2. Method 2 – a proxy server/packet sniffer that sits on the webserver network storing the packets of data that each user downloads in their session.

It’s interesting to note that many banks use method two to record every interaction with their websites, just as they record your telephone call when you talk to the call centre.

The idea is that you can watch a recording of a person using your website, from a few days ago, and see the mouse move on screen and watch the user scroll etc. Which is great – you get a playback of the flow of a user through your website and that’s it. Some packages will produce heat maps of where the mouse has been on a screen and also where people are clicking.

At this point I feel we need to start educating people in what they are actually getting. There is no beneficial relationship between the position of a mouse and what a user is looking at. In a nice review of TapeFaliure on the Big Green Blog, (go watch the video) Marshall writes:

kinda like a cheap man’s replacement for eye-tracking, if you ask me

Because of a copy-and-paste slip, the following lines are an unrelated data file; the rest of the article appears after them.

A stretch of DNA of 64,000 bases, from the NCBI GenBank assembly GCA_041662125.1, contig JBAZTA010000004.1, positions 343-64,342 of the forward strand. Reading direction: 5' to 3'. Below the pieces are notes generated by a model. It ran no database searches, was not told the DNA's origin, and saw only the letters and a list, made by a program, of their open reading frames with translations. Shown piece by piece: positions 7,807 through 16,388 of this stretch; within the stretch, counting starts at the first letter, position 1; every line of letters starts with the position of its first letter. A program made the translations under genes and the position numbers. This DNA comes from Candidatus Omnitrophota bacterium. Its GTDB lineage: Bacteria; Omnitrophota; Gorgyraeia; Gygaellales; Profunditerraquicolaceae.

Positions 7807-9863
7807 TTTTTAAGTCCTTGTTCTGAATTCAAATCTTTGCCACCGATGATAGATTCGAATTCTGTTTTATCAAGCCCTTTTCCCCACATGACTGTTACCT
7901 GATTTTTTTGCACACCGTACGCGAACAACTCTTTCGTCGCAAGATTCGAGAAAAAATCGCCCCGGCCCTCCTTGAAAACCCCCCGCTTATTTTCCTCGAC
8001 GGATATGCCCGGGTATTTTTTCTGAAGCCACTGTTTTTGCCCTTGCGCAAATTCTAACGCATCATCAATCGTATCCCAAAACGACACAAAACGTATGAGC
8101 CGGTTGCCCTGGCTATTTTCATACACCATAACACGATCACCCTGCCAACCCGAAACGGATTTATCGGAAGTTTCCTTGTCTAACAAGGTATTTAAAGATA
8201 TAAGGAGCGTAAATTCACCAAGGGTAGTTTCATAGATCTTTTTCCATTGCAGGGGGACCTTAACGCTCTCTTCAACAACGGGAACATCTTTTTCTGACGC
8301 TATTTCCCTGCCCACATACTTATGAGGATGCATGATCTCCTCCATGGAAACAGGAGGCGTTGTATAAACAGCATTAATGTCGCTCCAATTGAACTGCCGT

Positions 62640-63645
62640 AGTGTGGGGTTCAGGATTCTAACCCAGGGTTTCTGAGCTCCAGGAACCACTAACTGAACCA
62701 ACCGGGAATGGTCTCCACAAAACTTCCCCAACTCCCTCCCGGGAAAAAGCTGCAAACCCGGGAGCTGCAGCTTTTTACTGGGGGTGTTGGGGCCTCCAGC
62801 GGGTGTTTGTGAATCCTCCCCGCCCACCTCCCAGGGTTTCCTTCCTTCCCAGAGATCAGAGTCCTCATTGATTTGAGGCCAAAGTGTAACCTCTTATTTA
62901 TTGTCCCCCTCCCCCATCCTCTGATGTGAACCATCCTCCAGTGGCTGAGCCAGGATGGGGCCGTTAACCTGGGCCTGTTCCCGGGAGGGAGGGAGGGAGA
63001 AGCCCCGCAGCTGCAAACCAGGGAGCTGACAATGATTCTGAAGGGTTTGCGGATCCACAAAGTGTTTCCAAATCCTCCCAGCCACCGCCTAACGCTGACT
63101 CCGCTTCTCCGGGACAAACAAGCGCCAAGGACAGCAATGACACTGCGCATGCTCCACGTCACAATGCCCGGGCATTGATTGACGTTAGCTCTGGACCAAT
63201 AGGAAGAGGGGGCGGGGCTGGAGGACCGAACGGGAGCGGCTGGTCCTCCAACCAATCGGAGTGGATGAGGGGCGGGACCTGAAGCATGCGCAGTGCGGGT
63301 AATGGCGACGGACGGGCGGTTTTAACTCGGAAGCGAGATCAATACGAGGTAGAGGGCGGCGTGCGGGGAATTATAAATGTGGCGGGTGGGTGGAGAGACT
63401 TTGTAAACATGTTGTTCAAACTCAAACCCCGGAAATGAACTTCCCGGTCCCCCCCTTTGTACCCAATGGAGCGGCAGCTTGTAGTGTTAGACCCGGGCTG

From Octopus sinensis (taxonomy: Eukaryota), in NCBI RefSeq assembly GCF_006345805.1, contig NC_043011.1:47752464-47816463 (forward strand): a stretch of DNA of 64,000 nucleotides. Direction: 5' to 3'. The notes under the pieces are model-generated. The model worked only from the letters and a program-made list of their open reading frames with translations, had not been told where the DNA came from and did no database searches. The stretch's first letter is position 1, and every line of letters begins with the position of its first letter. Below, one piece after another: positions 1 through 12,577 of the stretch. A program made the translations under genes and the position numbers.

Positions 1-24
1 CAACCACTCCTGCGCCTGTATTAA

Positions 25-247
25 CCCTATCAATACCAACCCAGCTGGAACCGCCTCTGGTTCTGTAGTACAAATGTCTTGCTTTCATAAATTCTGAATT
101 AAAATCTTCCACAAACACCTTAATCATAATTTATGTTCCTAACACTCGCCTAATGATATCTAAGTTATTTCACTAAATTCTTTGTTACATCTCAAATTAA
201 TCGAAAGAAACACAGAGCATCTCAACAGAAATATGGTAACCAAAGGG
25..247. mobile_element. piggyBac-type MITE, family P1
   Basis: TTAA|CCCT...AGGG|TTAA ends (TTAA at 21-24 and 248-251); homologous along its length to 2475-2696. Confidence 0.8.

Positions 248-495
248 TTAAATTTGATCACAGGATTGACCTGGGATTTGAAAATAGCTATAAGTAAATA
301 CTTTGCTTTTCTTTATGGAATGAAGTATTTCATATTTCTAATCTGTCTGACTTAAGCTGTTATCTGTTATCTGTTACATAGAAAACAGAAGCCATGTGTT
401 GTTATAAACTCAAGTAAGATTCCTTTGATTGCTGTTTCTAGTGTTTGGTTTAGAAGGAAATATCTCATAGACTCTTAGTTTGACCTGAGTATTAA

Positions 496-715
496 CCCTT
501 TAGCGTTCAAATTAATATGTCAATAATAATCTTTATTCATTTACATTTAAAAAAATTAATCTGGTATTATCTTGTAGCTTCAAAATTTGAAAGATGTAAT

This is wrong and unfortunately, many people are starting to believe this. We conduct eye tracking studies all the time and we see no relationship between what a user is looking at, reading, scanning etc, and where the mouse pointer is on the screen. The only time the mouse and eye meet are when they user goes to click on a button/link or scroll without using a wheel mouse.

The second problem with this technology is that Method 1 plays back sessions against the current website – they basically overlay your mouse and screen coordinates over your current website. Most websites change regularly, so playback is possibly only realistic for pages where there is no change, maybe your checkout pages?

The third problem is that these methods struggle to cope with dynamic page scripting which is commonly referred to as AJAX. As more sites move away from ‘pages’ and start to utilise dynamic content, these playbacks also become void – as do the popular approaches to traffic analysis.

There are some privacy concerns with this technology, but your average user is not bothered whilst they remain unaware. We track lots of data through analytics already, but when you mention to people that we could track everything, even your mouse movements, typing etc… they show a new increased level of concern.